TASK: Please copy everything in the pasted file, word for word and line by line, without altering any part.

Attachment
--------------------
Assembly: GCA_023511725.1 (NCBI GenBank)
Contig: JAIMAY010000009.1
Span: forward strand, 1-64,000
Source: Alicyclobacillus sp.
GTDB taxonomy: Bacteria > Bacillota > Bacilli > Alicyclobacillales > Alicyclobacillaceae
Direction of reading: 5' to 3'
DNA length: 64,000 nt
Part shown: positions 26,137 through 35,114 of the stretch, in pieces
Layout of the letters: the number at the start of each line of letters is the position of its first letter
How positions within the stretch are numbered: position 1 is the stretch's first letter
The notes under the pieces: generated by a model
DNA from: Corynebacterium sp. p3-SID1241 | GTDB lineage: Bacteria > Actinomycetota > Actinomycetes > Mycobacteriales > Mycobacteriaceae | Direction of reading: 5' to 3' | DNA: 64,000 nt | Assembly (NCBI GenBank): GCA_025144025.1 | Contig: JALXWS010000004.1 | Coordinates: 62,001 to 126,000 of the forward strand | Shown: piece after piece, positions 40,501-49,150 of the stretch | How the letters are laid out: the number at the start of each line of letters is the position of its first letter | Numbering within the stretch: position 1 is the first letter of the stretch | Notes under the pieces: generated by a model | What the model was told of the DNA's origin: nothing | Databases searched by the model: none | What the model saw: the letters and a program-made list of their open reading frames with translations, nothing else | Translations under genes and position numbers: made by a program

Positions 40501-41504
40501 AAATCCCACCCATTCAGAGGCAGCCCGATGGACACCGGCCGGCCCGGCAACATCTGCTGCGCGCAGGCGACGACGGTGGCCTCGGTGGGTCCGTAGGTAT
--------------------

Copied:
Assembly: GCA_023511725.1 (NCBI GenBank)
Contig: JAIMAY010000009.1
Span: forward strand, 1-64,000
Source: Alicyclobacillus sp.
GTDB taxonomy: Bacteria > Bacillota > Bacilli > Alicyclobacillales > Alicyclobacillaceae
Direction of reading: 5' to 3'
DNA length: 64,000 nt
Part shown: positions 26,137 through 35,114 of the stretch, in pieces
Layout of the letters: the number at the start of each line of letters is the position of its first letter
How positions within the stretch are numbered: position 1 is the stretch's first letter
The notes under the pieces: generated by a model
DNA from: Corynebacterium sp. p3-SID1241 | GTDB lineage: Bacteria > Actinomycetota > Actinomycetes > Mycobacteriales > Mycobacteriaceae | Direction of reading: 5' to 3' | DNA: 64,000 nt | Assembly (NCBI GenBank): GCA_025144025.1 | Contig: JALXWS010000004.1 | Coordinates: 62,001 to 126,000 of the forward strand | Shown: piece after piece, positions 40,501-49,150 of the stretch | How the letters are laid out: the number at the start of each line of letters is the position of its first letter | Numbering within the stretch: position 1 is the first letter of the stretch | Notes under the pieces: generated by a model | What the model was told of the DNA's origin: nothing | Databases searched by the model: none | What the model saw: the letters and a program-made list of their open reading frames with translations, nothing else | Translations under genes and position numbers: made by a program

Positions 40501-41504
40501 AAATCCCACCCATTCAGAGGCAGCCCGATGGACACCGGCCGGCCCGGCAACATCTGCTGCGCGCAGGCGACGACGGTGGCCTCGGTGGGTCCGTAGGTAT